If you follow these simple rules, you should lead exactly the joyless, grinding, depressing life you are meant to lead, while simultaneously having any sense of self-worth or pride expunged from you forever. Remember, if you work very, very, very, very, very, very, very, very, very hard, you may be able to get a job that will allow you to pay taxes, and then you can decry all the other people on public assistance for not "taking every opportunity to get yourself out of that mess like I did!" If you work even harder than that, you might someday be able to afford your own health insurance!
depressed garfield

Line me up.

I saw a thread about the line-drying debate (srsly? we need to debate this?) over at pollanesque, based on the NYT article about it here:  So I though I would share my own thoughts on the right-to-dry movement, and those who oppose it:

You know, there's something deeper (and sicker) going on in the minds of folks who "just don't want their view obstructed" and are concerned about their "property value", and it was hinted at in the article when someone said that line-drying had become synonymous with "being too poor to own a dryer". So what's the real problem with line-drying? Is it ugly? Of course it's not. Now, maybe a line of underwear isn't the loveliest of things, but it's just not ugly, and about anything else looks somewhere between fine to downright pretty. Is it dangerous? Unsafe somehow? Toxic? Uh, no, not really. So what is the problem? The problem is that [conspiratorial whisper] it might look like there are *poor* people living near you!!!! (GASP!) Now we all know how terrible it would be for POOR folk to live nearby, what with their no-skiing-vacation and budget-eating ways. And poor people bring down the value of *your* property because, well, living next to a poor person really is just as bad as living near a trash dump, or superfund site, or prison, right? I mean, hell, it's practically the same thing! No no no, we can't have poor people living near rich people, and if it becomes too difficult to tell the difference between poor people and rich people, we might accidentally ostracize people based on actual character flaws and behavior, in which case we'd all be kicked out of our own communities....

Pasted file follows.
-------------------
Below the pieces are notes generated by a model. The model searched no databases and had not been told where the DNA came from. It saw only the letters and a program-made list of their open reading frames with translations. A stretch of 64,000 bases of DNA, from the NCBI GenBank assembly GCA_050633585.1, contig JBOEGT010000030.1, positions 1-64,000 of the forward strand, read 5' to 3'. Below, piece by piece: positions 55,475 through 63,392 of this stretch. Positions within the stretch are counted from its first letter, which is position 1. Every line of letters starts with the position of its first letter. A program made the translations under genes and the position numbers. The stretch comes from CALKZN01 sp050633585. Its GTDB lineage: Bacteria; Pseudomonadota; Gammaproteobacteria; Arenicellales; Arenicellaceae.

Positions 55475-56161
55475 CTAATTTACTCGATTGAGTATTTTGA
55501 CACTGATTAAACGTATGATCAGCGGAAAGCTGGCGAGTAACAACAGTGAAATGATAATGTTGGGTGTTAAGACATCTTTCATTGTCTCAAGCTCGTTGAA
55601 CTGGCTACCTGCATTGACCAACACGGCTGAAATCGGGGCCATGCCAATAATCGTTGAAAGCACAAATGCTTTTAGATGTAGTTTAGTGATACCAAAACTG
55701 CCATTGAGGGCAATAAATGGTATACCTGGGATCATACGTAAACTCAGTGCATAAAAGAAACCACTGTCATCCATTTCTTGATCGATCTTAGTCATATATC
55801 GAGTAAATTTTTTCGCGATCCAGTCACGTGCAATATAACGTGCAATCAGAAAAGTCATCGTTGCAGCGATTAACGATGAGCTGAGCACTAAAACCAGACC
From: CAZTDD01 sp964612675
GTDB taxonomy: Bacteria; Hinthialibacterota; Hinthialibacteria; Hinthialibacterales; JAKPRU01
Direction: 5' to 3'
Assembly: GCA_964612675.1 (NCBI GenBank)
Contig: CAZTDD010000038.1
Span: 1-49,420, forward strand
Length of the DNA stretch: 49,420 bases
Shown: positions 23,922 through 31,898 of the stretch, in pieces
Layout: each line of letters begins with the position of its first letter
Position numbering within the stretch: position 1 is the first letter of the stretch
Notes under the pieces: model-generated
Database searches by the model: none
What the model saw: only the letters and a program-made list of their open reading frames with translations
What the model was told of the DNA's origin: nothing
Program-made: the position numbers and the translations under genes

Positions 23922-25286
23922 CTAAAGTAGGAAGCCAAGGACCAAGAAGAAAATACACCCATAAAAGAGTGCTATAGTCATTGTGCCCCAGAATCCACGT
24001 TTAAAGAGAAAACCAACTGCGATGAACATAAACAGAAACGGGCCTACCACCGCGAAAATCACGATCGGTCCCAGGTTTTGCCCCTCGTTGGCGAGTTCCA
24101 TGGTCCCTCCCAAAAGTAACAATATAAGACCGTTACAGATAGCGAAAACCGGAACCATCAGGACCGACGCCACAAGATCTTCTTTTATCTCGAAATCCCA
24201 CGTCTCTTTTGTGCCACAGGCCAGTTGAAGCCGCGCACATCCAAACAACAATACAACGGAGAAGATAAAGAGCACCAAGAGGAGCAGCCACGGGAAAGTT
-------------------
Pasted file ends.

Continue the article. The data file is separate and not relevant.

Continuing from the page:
*headesk headesk headesk*

Dharma Wheel

(no subject)

Nature's first green is gold,
Her hardest hue to hold.
Her early leaf's a flower;
But only so an hour.
Then leaf subsides to leaf.
So Eden sank to grief,
So dawn goes down to day.
Nothing gold can stay.
--Robert Frost

Welcome, autumn.  =D


We got a letter from the unemployment office which stated, basically, that ISU did not provide any evidence that Brian was terminated due to his performance (which would invalidate our unemployment claim).  In other words, they've finally (in at least one place) admitted that Brian's non-rehire was not due to him.  *sigh*  That's very heartening. We always rather suspected as much, but it's good to see that they didn't even try to make a case for themselves (and, FWIW, usually they do).

Of course, we're still unemployed.

In other news, I'm still canning tomatoes.  I'm on pounds 140-180 now.

Kiki's Kitty

Yesterday, and the unemployment throwdown!

Er... okay, not really much of a throwdown.  More of a "Huh?!  But what if we do X instead?  She didn't know?  What if it's Y?  Didn't know that either.  What, exactly, DID she know?"  Thankfully, we have a friend who used to work at the unemployment office before our state switched from publicly-owned to privately-owned and she was--get this--LAID OFF FROM THE UNEMPLOYMENT OFFICE.  But she cares lots about us, and still has friends at the office, and was able to hook us up with someone who in fact DID know things, and who was able to convey them to us in an efficient and clear fashion.  Nifty.  Short story, yes, we will be getting unemployment, and no, our IRA will not f*sk with anything, no matter what we do with it (well, not much anyway).

We're both looking for jobs now.  That's okay.  There actually are some jobs out there that we qualify for, which is nice.  Now it's just a matter of getting one of them.  There's a really cherry position at R-H in admissions that we would love to have, that Brian is well-qualified and suited for, but we've not heard anything yet.  I'm looking at secretarial, and secretly kicking around applying for the cook position at a new steakhouse.  But that job would just be too indulgent--it wouldn't pay enough, and would doubtlessly be sucky hours that I'm not sure we could hack as a family.  I also need to get the kids onto the state insurance program, which is really really good.  That means that we have to be somewhat careful not to make too much money such that our kids get kicked back off of the state program (and we still can't afford out-of-pocket private insurance), unless one of us actually lands a job with benefits.  There's no way we can pay for insurance out of pocket, and in fact B & I are now officially uninsured and will likely remain so for the foreseeable future.  So I kinda, ya know, hope nothing happens to us or anything.  A medical situation can pretty much only resolve one of two ways for us right now:  (1) bankruptcy [and probably loosing the house] or (2) indentured servitude to the hospital for the remainder of our lives as we work off our debt.  Yup, our healthcare system is obviously the best in the world.